Saturday Night Live, was, unfortunately, not live this past Saturday night. SNL is taking off the next two weekends so its actors can unwind on raucous spring break trips, but it will return to its regular 11:30 p.m. slot on NBC on Saturday, March 29th. The host will be Louis C.K., and there has been no word yet as to who the musical guest will be. This may, in fact, be a ploy on the part of NBC, who could have C.K. provide both the laughs and the musical stylings. After all, in the comedian's own words, "The audience is the instrument you play."
So, what can we expect from this famously self-deprecating comedic genius? Perhaps a bit of self-promotion, because C.K.'s show, "Louie," will return to air after its 20-month absence on May 5th this year. Perhaps some callbacks to an earlier era of comedy, because C.K. is no stranger to the SNL world. He was a long-time contributor to its cartoon series "TV Funhouse," and auditioned for SNL in 1993, when the show was drawing from New York's stand-up population. He also hosted the show for the first time on November 3, 2012. Lastly, we can hope to see some references to C.K.'s film contributions this year: he appeared as a brow-beaten but ultimately vindicated bureaucrat in American Hustle, the realist antidote to Bradley Cooper's power-hungry Richie DeMasio. In Blue Jasmine, he appeared as the love interest of Jasmine's (Cate Blanchett's) sister, Ginger (Sally Hawkins). In short, C.K. has a wealth of acting, stand-up, and SNL-related experiences to draw on for his episode. What, then, do we hope to see from him on March 29th?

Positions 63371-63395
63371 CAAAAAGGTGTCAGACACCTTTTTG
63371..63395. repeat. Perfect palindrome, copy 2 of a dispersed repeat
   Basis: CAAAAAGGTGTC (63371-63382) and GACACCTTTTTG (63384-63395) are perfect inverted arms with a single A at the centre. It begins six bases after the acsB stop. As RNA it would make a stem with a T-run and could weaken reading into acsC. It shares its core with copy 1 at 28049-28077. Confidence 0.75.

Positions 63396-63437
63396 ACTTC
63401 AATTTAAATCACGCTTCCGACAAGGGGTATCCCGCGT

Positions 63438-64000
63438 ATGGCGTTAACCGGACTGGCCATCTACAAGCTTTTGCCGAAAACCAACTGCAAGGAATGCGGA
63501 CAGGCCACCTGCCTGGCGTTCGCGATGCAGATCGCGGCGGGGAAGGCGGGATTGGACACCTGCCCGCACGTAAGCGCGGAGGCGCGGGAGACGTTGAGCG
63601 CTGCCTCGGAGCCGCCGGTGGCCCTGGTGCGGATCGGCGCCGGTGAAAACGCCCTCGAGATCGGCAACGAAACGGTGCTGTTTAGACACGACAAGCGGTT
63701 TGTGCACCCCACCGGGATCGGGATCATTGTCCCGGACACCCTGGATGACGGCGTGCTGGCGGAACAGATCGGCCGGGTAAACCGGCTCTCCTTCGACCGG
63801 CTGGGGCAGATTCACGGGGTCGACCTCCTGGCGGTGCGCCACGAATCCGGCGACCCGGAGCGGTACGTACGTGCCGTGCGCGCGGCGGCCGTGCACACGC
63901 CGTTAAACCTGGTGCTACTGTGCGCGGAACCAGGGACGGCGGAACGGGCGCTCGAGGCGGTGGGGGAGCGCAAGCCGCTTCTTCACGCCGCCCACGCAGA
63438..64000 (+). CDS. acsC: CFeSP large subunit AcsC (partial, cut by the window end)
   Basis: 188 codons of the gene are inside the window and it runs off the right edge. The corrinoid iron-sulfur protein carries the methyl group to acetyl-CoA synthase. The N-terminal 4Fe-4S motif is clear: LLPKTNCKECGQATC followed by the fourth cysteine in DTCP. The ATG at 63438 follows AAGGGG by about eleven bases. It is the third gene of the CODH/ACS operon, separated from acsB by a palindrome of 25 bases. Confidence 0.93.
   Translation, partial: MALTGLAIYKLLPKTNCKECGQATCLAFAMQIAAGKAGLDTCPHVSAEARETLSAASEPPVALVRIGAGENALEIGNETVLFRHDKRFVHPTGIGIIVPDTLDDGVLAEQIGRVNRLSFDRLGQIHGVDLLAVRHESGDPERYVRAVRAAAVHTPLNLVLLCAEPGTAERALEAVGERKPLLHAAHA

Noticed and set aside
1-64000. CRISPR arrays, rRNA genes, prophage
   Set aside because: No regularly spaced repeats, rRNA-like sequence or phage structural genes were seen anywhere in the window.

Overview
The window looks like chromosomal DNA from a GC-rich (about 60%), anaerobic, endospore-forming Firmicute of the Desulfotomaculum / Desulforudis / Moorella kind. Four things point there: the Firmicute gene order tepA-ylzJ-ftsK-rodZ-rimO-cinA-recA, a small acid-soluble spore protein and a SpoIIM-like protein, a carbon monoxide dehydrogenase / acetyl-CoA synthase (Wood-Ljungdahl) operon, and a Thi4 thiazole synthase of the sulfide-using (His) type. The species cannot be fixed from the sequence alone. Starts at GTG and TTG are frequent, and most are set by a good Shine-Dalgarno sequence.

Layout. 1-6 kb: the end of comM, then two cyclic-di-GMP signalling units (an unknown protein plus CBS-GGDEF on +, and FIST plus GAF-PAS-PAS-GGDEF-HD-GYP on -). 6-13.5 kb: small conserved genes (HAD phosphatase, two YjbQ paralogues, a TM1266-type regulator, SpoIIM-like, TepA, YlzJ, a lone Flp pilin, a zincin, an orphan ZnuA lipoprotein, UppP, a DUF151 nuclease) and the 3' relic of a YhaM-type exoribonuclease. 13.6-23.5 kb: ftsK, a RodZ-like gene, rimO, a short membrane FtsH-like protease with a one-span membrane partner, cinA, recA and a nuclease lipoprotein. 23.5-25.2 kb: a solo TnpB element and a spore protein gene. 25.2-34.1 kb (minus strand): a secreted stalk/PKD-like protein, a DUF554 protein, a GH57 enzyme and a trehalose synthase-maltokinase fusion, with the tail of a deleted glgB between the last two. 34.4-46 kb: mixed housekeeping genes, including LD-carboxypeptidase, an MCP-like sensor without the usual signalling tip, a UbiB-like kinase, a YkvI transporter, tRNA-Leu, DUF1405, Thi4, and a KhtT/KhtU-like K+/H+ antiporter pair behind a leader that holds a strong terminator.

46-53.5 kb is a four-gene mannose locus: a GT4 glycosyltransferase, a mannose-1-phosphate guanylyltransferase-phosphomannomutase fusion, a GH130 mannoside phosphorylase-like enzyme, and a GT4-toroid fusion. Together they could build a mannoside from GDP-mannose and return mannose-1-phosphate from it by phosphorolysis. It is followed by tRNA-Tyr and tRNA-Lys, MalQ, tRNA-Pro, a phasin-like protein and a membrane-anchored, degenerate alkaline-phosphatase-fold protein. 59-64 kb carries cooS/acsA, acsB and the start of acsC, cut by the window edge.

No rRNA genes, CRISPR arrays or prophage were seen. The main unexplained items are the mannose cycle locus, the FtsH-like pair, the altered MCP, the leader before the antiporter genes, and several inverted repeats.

1.) More anti-chemistry with Kate McKinnon.
In one of McKinnon's infamous "Last Call" sketches, C.K. plays the would-be lover. Clearly, the punch line goes, these two are not meant for each other. As they put clunky moves on one another, however, you can't help but cringe-laugh. C.K. and McKinnon are the perfect pair to play the dregs of humanity, crawling towards one another despite all evolutionary odds. And McKinnon's patchwork sweater-jacket.
2.) More historical humor.
No one explores white guilt quite like Louis C.K. As Lincoln in a spoof of his own show, he stumblingly tries to make black friends, only to have Keenan Thompson announce to the bar, "I just want to thank President Lincoln here for everything that he's done for me. Especially my new job, of shoveling horseshit into a wagon." Louis as Lincoln bemoans the need to placate slaveowners without calling them out on being total assholes, and his quibble with Aidy Bryant shows Lincoln, arguably the most powerful man in the United States, as the original hen-pecked husband. C.K. in this skit shows us how the role of "little man" is as old as the Emancipation Proclamation itself.
3.) An Inverted American Hustle.
While Cooper's DeMasio roundly embarrasses his boss, C.K.'s Stoddard Thorsen, in this clip, perhaps SNL will revisit the film with Taran Killam as DeMasio. In fact, I can imagine McKinnon as Thorsen's wife, who drags him back into the office and forces the two men to make up. She could even put DeMasio in a headlock until Thorsen is able to finally recount the end of his extended ice fishing story. Think of it as the grandmother taking over in Oklahoma, when she forces everyone to sing, "The Farmer And The Cowman."
4.) One of the best opening monologues of the year.
C.K. will shine again as he delivers his opening monologue, because this is literally what he does for a living. While some monologues call upon cast members or other stars to prop up the host's performance, C.K. will own his spotlight. I, for one, am excited to see what fresh stand-up he brings to the show, which will hopefully involve some audience banter and a send-up of New Yorkers in general. He makes everyday events seem both bizarre and critically important, while exposing the power dynamics that run beneath seemingly innocent interactions. Case in point? His exploration of the courage and insanity that it takes to accept dates as a woman.
I can't wait to see what Louis C.K. brings to SNL on March 29th, and hopefully the cast will be refreshed enough at that point to bring their best acting and writing chops to the table. As we wait for that glorious night, however, we can admire C.K.'s existing work while eagerly anticipating the darkly witty tango of minds (and tongues) that is to come.